Festival participants took part in theatre workshops led by BLO and WFT Teaching Artists and demonstrated their operas onstage to an audience of their peers.  All very fun, and very entertaining.   

My favorite part of the day was the conversation that took place among the students after they finished performing their operas.  Led by WFT’s Director of Education, I was impressed by the way children in grades 2 – 5 articulated their observations about their experience.  

Some of the topics:
* Facing stage fright                             
* Negotiating uncooperative props and set pieces
* Unexpected audience reaction
* Problem-solving and improvising together
* (And my favorite) Struggling with the sometimes confounding problem of playing a character while still being just a normal, living, breathing person standing on a stage.  This can be quite the uncomfortable problem for the soldier onstage being played by a ten-year-old with an itchy nose! 

As I reflect on the festival and seeing these discoveries unfold, I find that I am most in awe of the process that preceded the demonstrations, and as the school year ends, what more could still be done for which there is, sadly, no time left. It’s the process that is important. In the past two seasons I have seen classroom story ideas generate from many different sources: learning about immigration in social studies lessons, a language arts folktale writing assignment, an inspiring or fun song from music class, an adaptation of a classic myth, even an historical dance—the list goes on and on. As I think about this idea, I am thrilled to know that children are discovering that there are stories everywhere and they are worth telling.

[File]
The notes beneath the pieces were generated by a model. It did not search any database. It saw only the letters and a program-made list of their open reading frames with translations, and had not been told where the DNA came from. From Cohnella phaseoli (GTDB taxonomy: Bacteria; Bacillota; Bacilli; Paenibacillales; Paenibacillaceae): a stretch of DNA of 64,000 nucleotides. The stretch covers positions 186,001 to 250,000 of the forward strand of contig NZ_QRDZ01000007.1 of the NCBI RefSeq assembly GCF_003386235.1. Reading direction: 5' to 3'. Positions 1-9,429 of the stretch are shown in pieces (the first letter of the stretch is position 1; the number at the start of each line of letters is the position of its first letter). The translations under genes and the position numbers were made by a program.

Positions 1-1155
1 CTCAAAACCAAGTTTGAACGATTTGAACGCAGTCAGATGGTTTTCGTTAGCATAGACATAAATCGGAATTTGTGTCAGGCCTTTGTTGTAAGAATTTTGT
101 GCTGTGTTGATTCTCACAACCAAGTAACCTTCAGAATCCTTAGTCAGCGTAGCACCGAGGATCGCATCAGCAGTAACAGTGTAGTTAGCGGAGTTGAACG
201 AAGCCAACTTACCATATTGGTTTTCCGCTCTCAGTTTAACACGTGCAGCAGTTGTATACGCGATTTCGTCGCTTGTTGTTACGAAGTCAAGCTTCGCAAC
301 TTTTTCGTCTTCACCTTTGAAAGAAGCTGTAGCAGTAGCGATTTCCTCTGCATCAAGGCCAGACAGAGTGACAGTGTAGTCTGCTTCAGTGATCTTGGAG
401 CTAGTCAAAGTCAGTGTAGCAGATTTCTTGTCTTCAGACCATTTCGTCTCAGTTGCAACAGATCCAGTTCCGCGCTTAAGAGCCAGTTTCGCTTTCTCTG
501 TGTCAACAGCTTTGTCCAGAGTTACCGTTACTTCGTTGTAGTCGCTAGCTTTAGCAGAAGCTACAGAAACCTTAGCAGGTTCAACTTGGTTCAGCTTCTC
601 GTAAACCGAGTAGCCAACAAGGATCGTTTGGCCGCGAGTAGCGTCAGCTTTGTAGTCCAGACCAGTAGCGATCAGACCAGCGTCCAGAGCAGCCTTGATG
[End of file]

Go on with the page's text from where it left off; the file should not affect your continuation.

Though it gets more challenging, because in the performing arts, we don’t just tell stories—we show them.  And in opera, we also sing them!  From concept and writing, melody and score, character choices, movement and dance, breath and projection, costumes, sets, and props (whew!),  there is no way for one 15-minute performance to convey all the real successes of these students.

So how do you measure success?  By seeing a theatre full of young children thinking and talking like artists.  When you’re thinking like an artist, you’re thinking like a team member, a problem-solver, and a storyteller.  Like someone without ego, but confident.  Like someone with more questions than answers, always making new discoveries.

Megan Cooper
Director of Community Engagement 

Photos courtesy of Ben Gebo Photography